I was dumbfounded. I saw it from the bus.
I take the bus to the Orchard in North Las Vegas up Decatur when I go there to teach or just volunteer. I got off the bus and walked over to this tree because it was sooo obvious.
What in the world was going through this person's head? A beautiful tree and its form butchered. The tree could have been pruned with fewer cuts and not so much to clean up after you were done. This will take years to correct by a competent, skilled tree worker.
Some say "arborist" but there are skilled arborists and unskilled
arborists. There are skilled tree workers and unskilled tree workers. There are skilled gardeners and unskilled gardeners. Some of the best tree work I have seen was done by an indvidual (now passed) many years ago who had no training (at the time) but was sensitive to the look and needs of the tree. He went on to become an excellent arborist. (Steve Hines where are you?)
Heading cuts. The cuts made at the very top are what I call "heading cuts". They were made anywhere along the length of a branch. When this is done we call this "topping" a tree. This is not a good idea for many reasons. From the looks of all that growth at the top, the tree has been topped at least one other previous year.
Pruning in the spring invigorates the tree. One heading cut results in three to four new stems growing from buds immediately beneath the cut. One cut branch now = 3-4 new branches that need cutting next year. When topping is done the new growth is prolific. This prolific growth shades the interior canopy resulting in death of branches inside where there is too much shade.
Thinning cuts. Cuts lower on major limbs on this tree were made with what I call "thinning cuts". Thinning cuts are made at a juncture of two limbs leaving one limb remaining. This type of cut should be made 95% of the time when we prune. Thinning cuts leave another branch to take the place of the one just removed. This helps decrease the amount of new growth we get from pruning. This type of cut helps retain the natural form of the tree.
Determine what you want the tree to do. What do we want from the tree? Is it to give shade? Will people walk under the tree? Does the tree need to be shrunken in size? What we expect from the tree dictates how we will prune the tree. Prune with a purpose in mind.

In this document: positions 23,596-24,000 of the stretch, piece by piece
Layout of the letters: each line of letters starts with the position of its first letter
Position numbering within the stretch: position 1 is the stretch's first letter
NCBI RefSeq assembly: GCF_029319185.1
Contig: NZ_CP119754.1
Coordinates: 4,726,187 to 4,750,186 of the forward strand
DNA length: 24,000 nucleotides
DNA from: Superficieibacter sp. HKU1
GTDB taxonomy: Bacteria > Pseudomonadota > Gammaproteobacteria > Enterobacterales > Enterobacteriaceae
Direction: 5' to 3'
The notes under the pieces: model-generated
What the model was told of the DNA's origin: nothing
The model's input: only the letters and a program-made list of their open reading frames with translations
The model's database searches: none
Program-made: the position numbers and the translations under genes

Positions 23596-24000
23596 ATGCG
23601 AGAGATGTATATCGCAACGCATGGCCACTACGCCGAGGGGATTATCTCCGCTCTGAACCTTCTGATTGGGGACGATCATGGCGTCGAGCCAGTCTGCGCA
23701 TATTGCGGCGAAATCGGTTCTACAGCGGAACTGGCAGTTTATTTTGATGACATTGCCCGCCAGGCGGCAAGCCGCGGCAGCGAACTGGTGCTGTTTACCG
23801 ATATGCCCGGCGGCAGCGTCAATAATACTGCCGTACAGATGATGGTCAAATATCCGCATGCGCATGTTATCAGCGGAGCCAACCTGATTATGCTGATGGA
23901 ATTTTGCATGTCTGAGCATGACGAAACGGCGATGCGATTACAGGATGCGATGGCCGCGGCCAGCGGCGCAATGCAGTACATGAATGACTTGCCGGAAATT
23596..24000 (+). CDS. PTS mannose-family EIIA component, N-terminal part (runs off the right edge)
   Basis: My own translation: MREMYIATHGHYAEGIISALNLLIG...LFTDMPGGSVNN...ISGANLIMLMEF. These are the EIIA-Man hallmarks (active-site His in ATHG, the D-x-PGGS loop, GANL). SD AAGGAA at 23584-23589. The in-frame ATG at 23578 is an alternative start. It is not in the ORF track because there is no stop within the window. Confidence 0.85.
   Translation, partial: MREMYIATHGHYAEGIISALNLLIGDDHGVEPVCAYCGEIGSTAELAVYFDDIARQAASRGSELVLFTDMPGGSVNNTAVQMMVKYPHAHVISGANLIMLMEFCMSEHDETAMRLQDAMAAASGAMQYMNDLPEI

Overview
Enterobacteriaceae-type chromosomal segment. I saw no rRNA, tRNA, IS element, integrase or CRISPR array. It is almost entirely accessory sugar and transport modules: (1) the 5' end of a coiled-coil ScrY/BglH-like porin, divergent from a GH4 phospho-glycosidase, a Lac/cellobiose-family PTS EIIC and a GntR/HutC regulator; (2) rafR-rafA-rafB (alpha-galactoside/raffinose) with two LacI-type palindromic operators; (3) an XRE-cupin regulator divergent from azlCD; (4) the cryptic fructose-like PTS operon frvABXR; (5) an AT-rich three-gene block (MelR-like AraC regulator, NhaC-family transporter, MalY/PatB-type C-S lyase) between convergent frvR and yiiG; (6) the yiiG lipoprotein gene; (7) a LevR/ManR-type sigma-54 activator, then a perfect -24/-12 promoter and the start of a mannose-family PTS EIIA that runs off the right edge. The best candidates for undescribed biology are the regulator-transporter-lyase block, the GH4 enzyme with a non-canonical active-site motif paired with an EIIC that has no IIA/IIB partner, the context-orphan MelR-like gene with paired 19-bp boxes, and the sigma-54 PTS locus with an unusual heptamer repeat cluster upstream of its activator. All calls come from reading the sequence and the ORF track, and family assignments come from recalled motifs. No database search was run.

The right approach to pruning a tree like this is to start at the bottom and work up. Make sure the major limbs are necessary. If there are too many, you might consider removing a major limb at the very beginning. This is true particularly if there are just too many larger limbs, if they are crossing, broken or damaged.
If the tree needs to be shorter then identify the limbs that need to be lowered and follow them down inside the canopy to a place where you can make a "thinning cut". Lower the tree's height be identifying each of these limbs that are too tall and reduce their height with thinning cuts.
If the tree is growing toward a building or structure then remove limbs growing in that direction or that will interfere. Make the cuts using what kind of cut? That's right, a thinning cut, not a heading cut.
If we need to allow people or vehicles to pass under the tree identify the offending branch or branches and remove a portion of that limb with what kind of cut? That's right. A thinning cut.
So when do we make a heading cut? Not very often but when we do it is usually for three reasons: increase the density (more new growth; 1 cut=3 to 4 new branches) where the canopy is not dense enough, to add dimensional strength to a limb that is thin and spindly, to increase side branching to increase fruiting or flowering on trees that produce flowers/fruit on spurs.
A correctly pruned landscape tree should not appear to be pruned when it is completed and done right.